COLLECTIVE MADNESS


“Soft despotism is a term coined by Alexis de Tocqueville describing the state into which a country overrun by "a network of small complicated rules" might degrade. Soft despotism is different from despotism (also called 'hard despotism') in the sense that it is not obvious to the people."

Thursday, November 13, 2008

60 in the Senate and The Broken Red Line

Will the Republican Filibuster be breached?

The Latest On The Senate Fights
Posted by Brian Montopoli CBS


Election Day may have come and gone, but three Senate races are still being fought, and fought hard. If all three go the Democrats' way – an unlikely outcome, but certainly not an impossible one – it would give the party 60 seats in the Senate, a crucial number since it would mean Democrats have attained a filibuster-proof majority.

(One cautionary note for hopeful liberals: Even if Democrats reach the 60 seat threshold, their majority would include independent senator and John McCain backer Joe Lieberman, who has broken with his party on national security issues, as well as other relatively conservative Democrats who might not always vote with their party.)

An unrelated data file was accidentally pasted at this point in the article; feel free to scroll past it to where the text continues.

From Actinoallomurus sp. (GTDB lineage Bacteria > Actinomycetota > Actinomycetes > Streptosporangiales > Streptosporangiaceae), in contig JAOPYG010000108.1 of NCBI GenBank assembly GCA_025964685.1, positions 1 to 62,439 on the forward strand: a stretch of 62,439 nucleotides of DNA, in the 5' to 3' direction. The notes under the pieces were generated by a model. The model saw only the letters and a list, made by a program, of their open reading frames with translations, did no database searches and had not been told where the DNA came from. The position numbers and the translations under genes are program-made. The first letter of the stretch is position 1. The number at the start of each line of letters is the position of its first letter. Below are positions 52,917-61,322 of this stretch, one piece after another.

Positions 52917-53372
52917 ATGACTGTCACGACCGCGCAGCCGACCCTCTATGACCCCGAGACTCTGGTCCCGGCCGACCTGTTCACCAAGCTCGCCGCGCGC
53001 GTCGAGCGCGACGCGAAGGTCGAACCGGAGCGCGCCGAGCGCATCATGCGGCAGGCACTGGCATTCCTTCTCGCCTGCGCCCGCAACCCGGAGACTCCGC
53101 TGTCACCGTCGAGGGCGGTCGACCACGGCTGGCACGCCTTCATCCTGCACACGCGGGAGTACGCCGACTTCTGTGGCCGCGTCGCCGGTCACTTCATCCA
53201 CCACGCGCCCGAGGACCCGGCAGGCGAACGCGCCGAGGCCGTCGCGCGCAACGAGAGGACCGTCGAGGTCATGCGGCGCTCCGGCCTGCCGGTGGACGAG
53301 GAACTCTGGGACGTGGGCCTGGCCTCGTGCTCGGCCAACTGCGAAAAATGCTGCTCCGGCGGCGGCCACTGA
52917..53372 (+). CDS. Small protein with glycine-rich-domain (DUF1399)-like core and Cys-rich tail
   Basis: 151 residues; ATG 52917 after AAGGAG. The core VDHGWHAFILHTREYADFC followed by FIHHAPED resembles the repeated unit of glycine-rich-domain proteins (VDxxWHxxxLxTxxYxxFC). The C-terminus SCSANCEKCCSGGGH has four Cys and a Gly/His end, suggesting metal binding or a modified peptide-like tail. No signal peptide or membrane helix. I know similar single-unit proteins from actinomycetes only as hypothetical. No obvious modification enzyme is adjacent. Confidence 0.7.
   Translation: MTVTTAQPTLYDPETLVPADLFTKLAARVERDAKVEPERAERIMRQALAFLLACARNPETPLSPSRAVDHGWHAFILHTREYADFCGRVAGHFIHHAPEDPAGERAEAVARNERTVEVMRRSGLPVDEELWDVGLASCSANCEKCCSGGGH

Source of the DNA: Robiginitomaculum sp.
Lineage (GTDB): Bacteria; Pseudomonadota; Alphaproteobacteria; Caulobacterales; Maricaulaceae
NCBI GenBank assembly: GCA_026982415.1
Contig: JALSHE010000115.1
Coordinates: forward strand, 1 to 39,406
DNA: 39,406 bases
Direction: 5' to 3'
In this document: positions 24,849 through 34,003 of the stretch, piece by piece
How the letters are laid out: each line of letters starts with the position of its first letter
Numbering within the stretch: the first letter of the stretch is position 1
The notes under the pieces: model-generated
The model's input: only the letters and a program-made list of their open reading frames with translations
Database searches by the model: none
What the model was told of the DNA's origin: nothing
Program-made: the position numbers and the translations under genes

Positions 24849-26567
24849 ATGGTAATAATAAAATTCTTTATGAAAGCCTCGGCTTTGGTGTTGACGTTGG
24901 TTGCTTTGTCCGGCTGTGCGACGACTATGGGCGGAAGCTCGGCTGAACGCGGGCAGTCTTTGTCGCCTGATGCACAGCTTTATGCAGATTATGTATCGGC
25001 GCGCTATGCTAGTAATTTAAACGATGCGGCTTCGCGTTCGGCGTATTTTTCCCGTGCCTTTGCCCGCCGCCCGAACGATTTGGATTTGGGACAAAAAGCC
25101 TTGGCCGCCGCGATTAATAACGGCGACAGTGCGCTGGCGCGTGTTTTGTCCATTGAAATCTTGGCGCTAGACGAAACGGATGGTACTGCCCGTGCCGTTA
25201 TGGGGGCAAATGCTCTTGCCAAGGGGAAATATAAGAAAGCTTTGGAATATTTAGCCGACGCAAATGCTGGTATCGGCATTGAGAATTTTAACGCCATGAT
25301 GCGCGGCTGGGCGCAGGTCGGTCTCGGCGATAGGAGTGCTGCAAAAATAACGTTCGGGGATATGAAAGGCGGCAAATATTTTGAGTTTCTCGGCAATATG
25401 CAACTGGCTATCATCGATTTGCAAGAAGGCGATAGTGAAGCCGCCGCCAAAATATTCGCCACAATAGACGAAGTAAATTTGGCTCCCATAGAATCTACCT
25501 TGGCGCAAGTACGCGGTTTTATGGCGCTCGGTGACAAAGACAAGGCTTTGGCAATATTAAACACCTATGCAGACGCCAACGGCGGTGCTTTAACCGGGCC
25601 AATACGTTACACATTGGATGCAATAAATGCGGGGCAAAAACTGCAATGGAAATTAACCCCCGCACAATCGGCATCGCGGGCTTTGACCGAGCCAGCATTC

Here's the latest on the three races.

Alaska:


(AP)
For a while, it looked like 84-year-old Republican Ted Stevens had overcome his felony conviction to be reelected for an eigth term. But early and absentee ballots, which are still being counted, have now given a slim lead to Stevens' Democratic rival, Anchorage Mayor Mark Begich, who says he is "cautiously optimistic" that he will prevail. (The latest count, as of late Wednesday: 132,196 to 131,382.)

If Stevens ultimately wins the race, he still faces the possibility of expulsion from the Senate due to his conviction. If that happens, there will be a special election in Alaska to replace the longtime Senator, and all eyes will be on former GOP vice presidential candidate Sarah Palin as a potential candidate.

"My life is in God's hands," Palin said Wednesday. "If he's got doors open for me, that I believe are in our state's best interest, the nation's best interest, I'm going to go through those doors."

Minnesota:


(CBS/AP)
A nasty Senate race involving Democrat Al Franken and Republican Norm Coleman has only gotten nastier since Election Day. Unofficial results put Coleman ahead by 206 votes (out of 2.9 million), but there will be a statewide recount, and both sides are now jockeying for an advantage.

The latest: Franken is suing for access to data on voters whose absentee ballots were rejected. His hope is that some of these ballots get reinstated and ultimately count in the recount. According to the Secretary of State, a decision about the fate of the ballots would have to be made – where else? – in the courts.

Meanwhile, a board billed as "extraordinarily nonpartisan" has been named to determine who has won the race once the dust settles. It includes Democratic Secretary of State Mark Ritchie, two state Supreme Court judges appointed by Republican Governor Tim Pawlenty, and a pair of county judges.